Climate Change Negotiations – UNFCCC, COP, Other Conventions and Protocols

What is a Carbon Market, and why does India want to create one?

Note4Students

From UPSC perspective, the following things are important :

Prelims level : Carbon Credits

Mains level : Carbon trading

The Bill to amend the Energy Conservation Act, 2001 seeks to establish a domestic carbon market and facilitate trade in carbon credits.

What are Carbon Credits?

  • Carbon credits are measurable, verifiable emission reductions from certified climate action projects.
  • These projects reduce, remove or avoid greenhouse gas (GHG) emissions.
  • But they also bring a whole host of other positive benefits, for example, they empower communities, protect ecosystems, restore forests or reduce reliance on fossil fuels.
  • Projects must adhere to a rigorous set of criteria to pass verification by third-party agencies and a review by a panel of experts at a leading carbon offset standard.
  • After an organization or an individual buys a carbon credit, the credit is permanently retired so it can’t be reused.

What are Carbon Markets?

  • Carbon markets are regulatory structures that allow, in particular, oil and gas-intensive companies or heavy industry (or, in the case of COP25, countries) to reduce their economic footprint through a series of incentives.
  • The idea behind this system is that the most polluting countries can purchase the right to pollute more from countries that have not reached their emissions limits.
  • The 1997 Kyoto Protocol turned polluting emissions into a commodity.
  • For example, the European Union Emissions Trading System (EU ETS) is the largest in the world and has been in operation since 2015.

How is the concept evolved?

  • When the world evolved the ‘clean development mechanism’ (CDM) after the Kyoto Protocol agreement of 1997 as companies in the developing world could put up projects.
  • These include renewable energy or afforestation — that helped reduce carbon dioxide emissions, and earn ‘credits’ that could be sold in the market.
  • It was expected that these credits would be bought by the developed countries that had committed to emissions cuts under the Protocol.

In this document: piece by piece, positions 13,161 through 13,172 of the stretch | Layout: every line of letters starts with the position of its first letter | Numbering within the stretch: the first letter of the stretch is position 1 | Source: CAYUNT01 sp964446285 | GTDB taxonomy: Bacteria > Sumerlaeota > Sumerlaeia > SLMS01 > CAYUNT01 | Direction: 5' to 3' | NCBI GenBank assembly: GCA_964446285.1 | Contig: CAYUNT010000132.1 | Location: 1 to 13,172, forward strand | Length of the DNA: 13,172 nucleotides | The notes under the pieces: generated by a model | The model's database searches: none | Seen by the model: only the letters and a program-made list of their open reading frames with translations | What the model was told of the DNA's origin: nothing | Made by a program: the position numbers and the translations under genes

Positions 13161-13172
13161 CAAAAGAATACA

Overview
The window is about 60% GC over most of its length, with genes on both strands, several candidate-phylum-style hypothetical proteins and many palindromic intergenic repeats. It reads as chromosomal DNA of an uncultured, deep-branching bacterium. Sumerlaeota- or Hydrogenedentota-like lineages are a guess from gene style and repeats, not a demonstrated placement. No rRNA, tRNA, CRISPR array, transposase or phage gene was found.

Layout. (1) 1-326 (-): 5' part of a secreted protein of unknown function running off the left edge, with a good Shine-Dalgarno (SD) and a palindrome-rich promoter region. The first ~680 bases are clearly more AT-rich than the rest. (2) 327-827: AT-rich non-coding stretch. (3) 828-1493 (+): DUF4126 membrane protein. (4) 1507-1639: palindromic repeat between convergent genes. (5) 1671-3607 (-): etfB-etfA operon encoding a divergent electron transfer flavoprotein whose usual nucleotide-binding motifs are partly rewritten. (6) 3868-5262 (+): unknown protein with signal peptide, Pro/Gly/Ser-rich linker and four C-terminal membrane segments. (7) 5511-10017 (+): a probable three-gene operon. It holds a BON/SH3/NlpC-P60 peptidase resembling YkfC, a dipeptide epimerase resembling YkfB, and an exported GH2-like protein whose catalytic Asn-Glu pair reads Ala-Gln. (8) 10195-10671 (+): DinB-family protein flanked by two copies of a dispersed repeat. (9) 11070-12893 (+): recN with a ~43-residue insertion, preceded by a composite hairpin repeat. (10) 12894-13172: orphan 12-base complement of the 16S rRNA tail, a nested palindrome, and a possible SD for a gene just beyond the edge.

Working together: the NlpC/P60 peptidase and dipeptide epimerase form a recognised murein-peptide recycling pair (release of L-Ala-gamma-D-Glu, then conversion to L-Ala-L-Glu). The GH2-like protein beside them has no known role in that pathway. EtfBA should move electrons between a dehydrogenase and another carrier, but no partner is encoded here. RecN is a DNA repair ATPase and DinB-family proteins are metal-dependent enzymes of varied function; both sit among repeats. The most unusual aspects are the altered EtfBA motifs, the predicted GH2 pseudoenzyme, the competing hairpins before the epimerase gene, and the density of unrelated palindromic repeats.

• Thus emerged the CDM market, aka ‘compliance market’. Alongside, environmentally conscious entities also started buying these carbon credits (or offsets) — the ‘voluntary market’.

What is the status now?

  • This system functioned well for a few years.
  • But the market collapsed because of the lack of demand for carbon credits.
  • As the world negotiated a new climate treaty in place of the Kyoto Protocol, the developed countries no longer felt the need to adhere to their targets under the Kyoto Protocol.
  • A carbon market was envisaged to work under the successor Paris Agreement, but its details are still being worked out.

Global successes

  • Domestic or regional carbon markets are already functioning in several places, most notably in Europe, where an emission trading scheme (ETS) works on similar principles.
  • Industrial units in Europe have prescribed emission standards to adhere to, and they buy and sell credits based on their performance.
  • China, too, has a domestic carbon market.

Mechanism in India

  • A similar scheme for incentivizing energy efficiency has been running in India for over a decade now.
  • This BEE scheme, called- Perform, Achieve and Trade (PAT) Scheme allows units to earn efficiency certificates if they outperform the prescribed efficiency standards.
  • The laggards can buy these certificates to continue operating.

What does new Amendment seeks to bring?

  • The new carbon market that is proposed to be created through this amendment to the Energy Conservation Act, would be much wider in scope.
  • Although the details of this carbon market are not yet known, it is likely to be on the lines of the European ETS, facilitating the buying and selling of carbon credits.

 

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